Back on the bus to the next pit spot, we were split into smaller groups of people and explore the alleyways of Tianzifang (新天地) City which contains little craft stores, coffee shops, trendy art studios and narrow alleys. After our expedition of the area, we ventured into a toilet restaurant for dinner. Eating food out of miniature toilets and drinking out of urinals.
All in all, I had an extraordinary afternoon exploring the cities of Shanghai. It was marvellously beautiful and strangely weird in it’s ordinary way. I hope to discover more of Shanghai hidden uniqueness while I am here.
By Nate Purinut Phumitharanon (张内森）
It was an ordinary day for everyone. In 汉语 and 口语 classes we went through our normal routines of 生词 and 课文。Wang Laoshi and Zhang Laoshi are both great teachers. And our class of 12 really enjoy studying from them.
After class we hurried to the canteen (旦苑餐厅) because it was super cold today! We had no activites planned for the afternoon so me and some friends decided to go to a dog cafe near HaiLun Rd Station (海倫路站). The group consisted of me, Andy, Fan, Nancy, Irene, Angela, Wiley, Cat, Jenny, Yuna and Mike. This cafe is called "Canil Café" or "狗窝". It was situated in the" 1933 building" (上海老场坊), in Hongkou District. This building is one of the coolest local architectures I have ever seen. The old slaughter house was converted into a local favourite, full of relaxing cafes, stores and shops. Only a 10mins walk from HaiLun Rd station.
At the dog cafe there were more than 10 small to mid sized dogs. They were all really cute and playful. The drinks and the egg tarts were also delicious. We were also given snacks to feed the dogs as well.
Afterall it was a really good experience, getting to explore Shanghai and going to lower profile/tourist attraction spots in the city. I really enjoyed the part where there was not a lot of people, which was much less hectic than places like the City God Temple (上海城隍庙) or East Nanjing Rd. (南京东路）
By Michael Allison (艾力生)
After a few schedule changes during the first week we were finally able to meet our language partners on Friday afternoon. Late as usual, I came to the classroom to find it lively and 很热闹 (full of noise and chatter) as the students from Sydney University and Fudan were getting to know each other. Zhang Laoshi sat me down next to a Fudan student and I introduced myself:
My language partner is Giovanni. Chinese students of English pick their own English names – the guys in my experience may name themselves after a favourite football player or musician, often with some interesting results! His Chinese name is Wang Jinyuzhi (王金玉之), meaning of ‘one of gold and jade’. Like several of the other students’ language partners that I met, Giovanni majors in Chinese language and literature, and he has a keen interest in his country’s culture and history, especially Chinese opera (戏曲).
Giovanni is born and raised in Shanghai. His mother is from Shanghai, and so he speaks the local dialect, Shanghainese (上海话), which is quite unintelligible to some speakers of Mandarin. His father is from Henan province, to the west of Shanghai. The languages of southern China vary greatly from region to region, and so whilst his father’s mother tongue is Henanhua (河南话), Giovanni’s command of the Henan language is anything but perfect.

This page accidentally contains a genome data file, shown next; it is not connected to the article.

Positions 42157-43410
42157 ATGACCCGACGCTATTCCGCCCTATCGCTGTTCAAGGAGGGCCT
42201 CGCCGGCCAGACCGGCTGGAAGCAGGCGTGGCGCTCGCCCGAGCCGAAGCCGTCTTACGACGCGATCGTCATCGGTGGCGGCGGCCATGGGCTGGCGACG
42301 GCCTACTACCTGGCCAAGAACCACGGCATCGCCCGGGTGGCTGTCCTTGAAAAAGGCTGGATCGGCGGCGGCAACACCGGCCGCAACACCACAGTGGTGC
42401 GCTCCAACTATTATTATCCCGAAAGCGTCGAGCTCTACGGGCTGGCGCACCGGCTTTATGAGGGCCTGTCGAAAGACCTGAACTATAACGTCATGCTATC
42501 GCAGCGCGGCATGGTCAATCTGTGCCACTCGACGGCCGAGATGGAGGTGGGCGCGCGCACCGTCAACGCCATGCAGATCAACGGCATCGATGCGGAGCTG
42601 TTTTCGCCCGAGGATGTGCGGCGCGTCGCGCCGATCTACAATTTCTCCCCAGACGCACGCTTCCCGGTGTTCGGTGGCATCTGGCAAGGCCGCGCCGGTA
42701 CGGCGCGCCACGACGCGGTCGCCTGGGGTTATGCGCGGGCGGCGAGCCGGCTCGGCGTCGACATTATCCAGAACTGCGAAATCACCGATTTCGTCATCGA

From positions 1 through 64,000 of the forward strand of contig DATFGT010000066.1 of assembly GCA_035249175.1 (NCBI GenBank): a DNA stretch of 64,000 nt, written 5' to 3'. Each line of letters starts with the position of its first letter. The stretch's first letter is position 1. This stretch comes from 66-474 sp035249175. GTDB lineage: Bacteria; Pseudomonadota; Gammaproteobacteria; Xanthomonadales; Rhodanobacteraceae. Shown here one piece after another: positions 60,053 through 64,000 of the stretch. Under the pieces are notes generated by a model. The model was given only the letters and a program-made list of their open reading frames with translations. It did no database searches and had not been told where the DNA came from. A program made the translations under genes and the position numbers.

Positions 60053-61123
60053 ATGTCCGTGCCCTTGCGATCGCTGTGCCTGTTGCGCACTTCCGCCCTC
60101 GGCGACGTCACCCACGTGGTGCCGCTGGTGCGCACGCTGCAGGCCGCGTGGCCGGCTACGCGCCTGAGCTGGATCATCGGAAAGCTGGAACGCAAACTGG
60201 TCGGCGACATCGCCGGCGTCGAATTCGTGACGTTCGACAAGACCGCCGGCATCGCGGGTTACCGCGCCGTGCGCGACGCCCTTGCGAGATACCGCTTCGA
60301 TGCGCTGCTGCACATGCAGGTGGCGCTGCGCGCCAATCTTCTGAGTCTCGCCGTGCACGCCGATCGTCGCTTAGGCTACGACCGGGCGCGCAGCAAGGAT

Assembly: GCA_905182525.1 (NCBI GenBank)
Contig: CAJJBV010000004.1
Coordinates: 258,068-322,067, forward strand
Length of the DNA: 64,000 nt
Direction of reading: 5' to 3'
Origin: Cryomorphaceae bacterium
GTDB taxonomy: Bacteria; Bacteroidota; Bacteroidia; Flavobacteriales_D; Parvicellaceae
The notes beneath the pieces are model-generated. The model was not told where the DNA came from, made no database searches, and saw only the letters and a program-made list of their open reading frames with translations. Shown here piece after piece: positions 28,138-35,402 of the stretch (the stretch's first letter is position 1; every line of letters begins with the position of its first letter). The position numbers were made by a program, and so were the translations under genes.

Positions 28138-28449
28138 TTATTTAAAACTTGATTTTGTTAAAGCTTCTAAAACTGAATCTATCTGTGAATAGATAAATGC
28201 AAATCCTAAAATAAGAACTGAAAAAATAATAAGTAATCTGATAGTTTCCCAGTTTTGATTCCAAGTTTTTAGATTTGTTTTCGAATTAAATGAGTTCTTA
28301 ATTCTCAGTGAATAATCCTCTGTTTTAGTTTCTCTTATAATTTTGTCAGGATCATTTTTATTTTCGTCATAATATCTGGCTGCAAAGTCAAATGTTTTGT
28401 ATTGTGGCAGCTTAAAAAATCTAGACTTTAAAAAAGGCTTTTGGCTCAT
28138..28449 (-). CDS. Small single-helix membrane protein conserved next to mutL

I was particularly interested in his father’s story because it seemed emblematic of the giant leaps of development that have taken place and the new opportunities – especially in the rural areas – that this development has brought. From a very small rural town, his father studied hard and achieved the highest university entrance score in the region. He moved to the city for university, graduated and began working in Shanghai, where he met Giovanni’s mother and now teaches at university.
Growing up in the city, Giovanni tells me that he finds his father’s hometown to be too quiet and with not enough to do to keep him interested there. Telephone lines were only introduced in 2008. With family on both sides of the divide, Giovanni is a great example of the slow, gradual meeting of two worlds – the city and the country – that is still taking place in China, where the cultural gap between the two can be enormous.
It was a great privilege to meet and be partnered with some of China’s top students, and to be able to engage with them on a personal level. With the rapidly expanding cultural and economic exchanges between Australia and China, I think we all look forward to a long-term relationship with our language partners that will outlast our very brief stay here and continue into the future.
One of the important component of this program is the Language Partner Plan, under which each student will be paired up with a Fudan undergraduate student as their language partner. This plan provides valuable opportunities for students not only to improve their language skills in an accelerated manner through daily interaction with people from a variety of social and professional backgrounds in real-life situations but also to exchange views with young Chinese top minds about the global issues that concern young people in the world, thus creating an alumni network of participants in this program. Students are advised to keep a good relationship with their ‘buddy’ and get involved in the Fudan campus life as much as possible.